Meet Christmas Eve: a puppy consigned to an unhappy holiday in Sheffield

HUNDREDS of animals have been abandoned during the cold snap that swept across Britain, with one puppy dumped in a box in Sheffield on Christmas morning

The RSPCA received more than 2,000 calls about pets which were dumped outside in sub-zero temperatures and blizzards.

A spokesman said that throughout December, 2,112 calls about abandoned animals were investigated in England and Wales - an increase on 1,923 last year.

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On Christmas morning, a three-month-old German Shepherd cross puppy called Eve was found abandoned in a box in an alleyway in Sheffield.

A seven-week-old kitten, named Ivy by RSPCA staff, was found wandering in the snow on December 16 in Great Ayton, near Middlesbrough. A concerned member of the public took the short-haired tabby to the RSPCA.

Six Staffordshire Bull Terrier puppies were brought to RSPCA Mallydams Wood in Sussex on December 23. At only six weeks old, the dogs should not have been parted from their mother, the spokesman for the charity said.

Between December 23 and December 27, RSPCA inspectors investigated 329 complaints about abandoned animals.

The spokesman said that on Christmas Eve, a call was answered every minute from a member of the public concerned about the welfare of an animal.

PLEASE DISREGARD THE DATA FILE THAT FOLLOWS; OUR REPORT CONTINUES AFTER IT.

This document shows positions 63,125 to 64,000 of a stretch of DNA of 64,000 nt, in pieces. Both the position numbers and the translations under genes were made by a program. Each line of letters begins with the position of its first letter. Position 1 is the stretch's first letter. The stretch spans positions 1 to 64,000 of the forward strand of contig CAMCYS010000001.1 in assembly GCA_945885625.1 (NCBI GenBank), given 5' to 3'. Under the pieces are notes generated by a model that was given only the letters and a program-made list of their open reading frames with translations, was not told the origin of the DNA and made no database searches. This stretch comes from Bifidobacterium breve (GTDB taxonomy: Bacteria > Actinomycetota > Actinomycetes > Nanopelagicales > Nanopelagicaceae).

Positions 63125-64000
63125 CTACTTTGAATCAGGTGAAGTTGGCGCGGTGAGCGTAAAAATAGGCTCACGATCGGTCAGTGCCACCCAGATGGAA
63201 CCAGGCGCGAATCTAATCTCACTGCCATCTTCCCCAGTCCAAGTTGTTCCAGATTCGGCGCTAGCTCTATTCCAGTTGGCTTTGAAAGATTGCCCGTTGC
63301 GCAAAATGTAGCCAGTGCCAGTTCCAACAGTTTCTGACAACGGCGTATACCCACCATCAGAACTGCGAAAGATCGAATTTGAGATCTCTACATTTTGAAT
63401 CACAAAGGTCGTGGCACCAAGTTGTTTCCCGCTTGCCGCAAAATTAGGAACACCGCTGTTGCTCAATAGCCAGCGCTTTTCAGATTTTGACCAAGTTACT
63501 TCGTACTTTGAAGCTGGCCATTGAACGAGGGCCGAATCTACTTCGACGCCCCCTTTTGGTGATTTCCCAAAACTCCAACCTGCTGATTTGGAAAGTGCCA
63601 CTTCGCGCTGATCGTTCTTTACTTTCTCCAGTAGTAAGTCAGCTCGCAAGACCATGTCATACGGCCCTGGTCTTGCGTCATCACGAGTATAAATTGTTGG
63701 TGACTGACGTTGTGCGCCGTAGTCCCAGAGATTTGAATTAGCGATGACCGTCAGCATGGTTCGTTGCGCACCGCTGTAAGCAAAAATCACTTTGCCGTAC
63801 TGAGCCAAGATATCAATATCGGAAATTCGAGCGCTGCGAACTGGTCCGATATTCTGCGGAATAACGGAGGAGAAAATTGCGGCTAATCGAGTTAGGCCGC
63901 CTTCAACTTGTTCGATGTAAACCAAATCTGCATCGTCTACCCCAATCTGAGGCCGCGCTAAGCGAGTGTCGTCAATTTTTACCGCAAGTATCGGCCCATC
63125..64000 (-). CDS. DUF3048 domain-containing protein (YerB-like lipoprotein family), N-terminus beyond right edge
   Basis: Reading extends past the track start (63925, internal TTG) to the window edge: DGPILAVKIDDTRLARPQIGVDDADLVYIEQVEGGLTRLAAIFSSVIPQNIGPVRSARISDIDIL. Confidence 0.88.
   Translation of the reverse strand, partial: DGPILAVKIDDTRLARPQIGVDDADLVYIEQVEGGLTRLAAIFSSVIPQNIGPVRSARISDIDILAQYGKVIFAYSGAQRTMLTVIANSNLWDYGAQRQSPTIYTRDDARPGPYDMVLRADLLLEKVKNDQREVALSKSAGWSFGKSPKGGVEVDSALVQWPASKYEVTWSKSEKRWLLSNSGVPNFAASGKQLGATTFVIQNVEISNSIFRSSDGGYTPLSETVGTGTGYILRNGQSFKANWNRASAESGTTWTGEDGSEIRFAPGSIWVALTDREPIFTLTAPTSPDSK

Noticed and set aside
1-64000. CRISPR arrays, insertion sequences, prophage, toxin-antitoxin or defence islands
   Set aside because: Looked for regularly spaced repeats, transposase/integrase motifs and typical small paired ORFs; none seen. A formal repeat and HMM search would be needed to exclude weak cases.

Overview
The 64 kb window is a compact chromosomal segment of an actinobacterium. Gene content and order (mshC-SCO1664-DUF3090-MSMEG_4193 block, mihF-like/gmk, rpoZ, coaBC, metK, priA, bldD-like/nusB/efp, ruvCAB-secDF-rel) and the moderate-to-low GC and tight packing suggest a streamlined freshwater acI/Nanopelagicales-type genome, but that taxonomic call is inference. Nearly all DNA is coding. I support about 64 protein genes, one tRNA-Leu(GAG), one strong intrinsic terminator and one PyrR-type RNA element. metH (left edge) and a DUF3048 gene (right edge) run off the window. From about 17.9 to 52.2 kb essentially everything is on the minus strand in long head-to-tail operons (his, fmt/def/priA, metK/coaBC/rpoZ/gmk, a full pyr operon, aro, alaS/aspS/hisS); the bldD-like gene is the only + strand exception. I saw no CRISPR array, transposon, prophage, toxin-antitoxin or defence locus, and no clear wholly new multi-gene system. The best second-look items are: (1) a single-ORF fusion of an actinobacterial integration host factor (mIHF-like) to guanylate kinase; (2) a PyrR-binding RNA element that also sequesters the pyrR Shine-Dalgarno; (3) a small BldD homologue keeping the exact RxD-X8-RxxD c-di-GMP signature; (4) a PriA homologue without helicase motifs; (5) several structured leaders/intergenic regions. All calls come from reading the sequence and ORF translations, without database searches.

Inspector Tony Woodley said: "After all these years of trying to encourage people to not abandon their pets, it's so disheartening to see that it's still happening in droves.

"These animals are simply cast aside with little thought for their health and wellbeing. There's no excuse for such callous and heartless behaviour."

A spokesman for the charity added that hundreds of injured wild animals had extended stays at centres as the cold weather delayed their release.

Stapeley Grange Wildlife Centre in Cheshire has had the busiest winter since it opened 16 years ago. At the end of December, it was housing 90 hedgehogs, 21 buzzards, 21 common buzzards and 100 swans.

Wildlife supervisor Andrew Smith said: "This was our busiest December on record with nearly twice the usual number of admissions.

"The weather was the biggest influence.

"Large numbers of wild animals were admitted due to the snow and ice making it harder for them to feed and animals which would otherwise have been ready for release are staying longer because of the harsh conditions."

East Winch Wildlife Centre in Norfolk was caring for more than 400 creatures.

Centre secretary Ann Smith said: "We're stuffed out with 412 animals here at the moment which is unheard of at this time of year. We've never had this many hedgehogs in before."